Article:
Remapping Hard Drives

The problem with current hard drives is the legacy device mapping that was created for DOS. The Master Boot Record (MBR) on the first sector of the drive, which holds the operating system boot information, usually in the form of a boot loader, is only 512 bytes, an incredibly small sector. Modern boot loaders must store only a stub of information in the MBR and refer that to the remaining parts of the loader usually located within the partition of the operating system (OS) it is booting because there isn’t enough space to do all the functions required to boot a modern OS. Both Windows and Linux suffer this problem, but Windows is locked in to this legacy; Linux isn’t.

Why shouldn’t an alternative drive mapping be created that would have an MBR of at least 1MB that could hold a modern boot loader? The firmware of the hard drive would have to be updated, not a small concern. For the computer to recognize this new drive configuration a new BIOS is necessary. A Linux BIOS that can replace the manufacturer’s BIOS has been in development for some years that eliminates the restrictions of legacy DOS support. I don’t think it will work with Windows, so its use is limited. The upshot of using this BIOS is that boot speed is improved by orders of magnitude – seconds, rather than minutes. What would be the requirements to remap drives? I suspect it would require a BIOS update across all platforms.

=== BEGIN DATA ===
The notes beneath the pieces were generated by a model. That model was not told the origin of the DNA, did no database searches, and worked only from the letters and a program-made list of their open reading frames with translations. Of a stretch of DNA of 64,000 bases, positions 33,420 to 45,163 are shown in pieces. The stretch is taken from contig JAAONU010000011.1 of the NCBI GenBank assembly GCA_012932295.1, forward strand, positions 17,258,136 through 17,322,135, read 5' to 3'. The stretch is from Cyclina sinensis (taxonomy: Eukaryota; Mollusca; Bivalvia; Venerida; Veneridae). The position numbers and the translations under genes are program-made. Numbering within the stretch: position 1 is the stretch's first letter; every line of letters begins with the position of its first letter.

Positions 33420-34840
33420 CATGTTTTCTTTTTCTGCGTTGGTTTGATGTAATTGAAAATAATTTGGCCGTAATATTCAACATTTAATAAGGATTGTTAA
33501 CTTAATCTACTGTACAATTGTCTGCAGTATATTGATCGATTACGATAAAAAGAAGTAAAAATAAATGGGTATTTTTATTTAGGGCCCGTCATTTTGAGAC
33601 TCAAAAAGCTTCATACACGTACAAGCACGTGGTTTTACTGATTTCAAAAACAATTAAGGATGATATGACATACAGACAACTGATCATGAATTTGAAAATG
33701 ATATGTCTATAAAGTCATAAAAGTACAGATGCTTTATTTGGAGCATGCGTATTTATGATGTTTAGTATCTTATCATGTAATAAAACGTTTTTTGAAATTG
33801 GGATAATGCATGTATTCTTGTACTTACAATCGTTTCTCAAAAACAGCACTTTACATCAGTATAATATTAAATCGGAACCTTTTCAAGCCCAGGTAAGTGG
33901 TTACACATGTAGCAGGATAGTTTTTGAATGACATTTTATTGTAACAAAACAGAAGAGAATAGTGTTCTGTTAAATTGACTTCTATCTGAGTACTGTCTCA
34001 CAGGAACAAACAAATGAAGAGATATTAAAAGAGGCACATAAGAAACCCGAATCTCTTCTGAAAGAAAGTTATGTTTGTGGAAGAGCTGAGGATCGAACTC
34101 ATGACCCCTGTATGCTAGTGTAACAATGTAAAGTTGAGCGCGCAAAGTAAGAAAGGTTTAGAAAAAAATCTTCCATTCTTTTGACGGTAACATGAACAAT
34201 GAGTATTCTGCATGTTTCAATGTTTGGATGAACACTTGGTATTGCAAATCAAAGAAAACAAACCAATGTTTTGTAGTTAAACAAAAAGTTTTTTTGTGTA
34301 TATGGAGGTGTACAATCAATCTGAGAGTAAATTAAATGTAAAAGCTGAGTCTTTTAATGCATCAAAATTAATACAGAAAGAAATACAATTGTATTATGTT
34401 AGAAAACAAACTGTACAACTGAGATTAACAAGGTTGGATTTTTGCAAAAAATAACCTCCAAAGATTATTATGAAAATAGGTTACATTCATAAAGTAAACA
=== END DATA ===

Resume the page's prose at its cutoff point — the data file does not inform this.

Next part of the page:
Partition Locking:

There is a need for being able to password lock hard drive partitions from being changed, overwritten, deleted outside of the OS, yet that allows an installed OS to access the file system in that partition without problem. If this were implemented, another OS could not overwrite the MBR or an installed OS without a password. It should be installed on the drive in a protected, invisible partition, so that even if the drive were removed and installed into another computer it wouldn’t change the protection. Perhaps it could be installed in a new rewritable ROM chip built into the drive electronics, then it could be accessed from the BIOS or an OS.

What do you think?



Leave a Reply

Please log in using one of these methods to post your comment: Logo

You are commenting using your account. Log Out /  Change )

Google+ photo

You are commenting using your Google+ account. Log Out /  Change )

Twitter picture

You are commenting using your Twitter account. Log Out /  Change )

Facebook photo

You are commenting using your Facebook account. Log Out /  Change )


Connecting to %s

%d bloggers like this: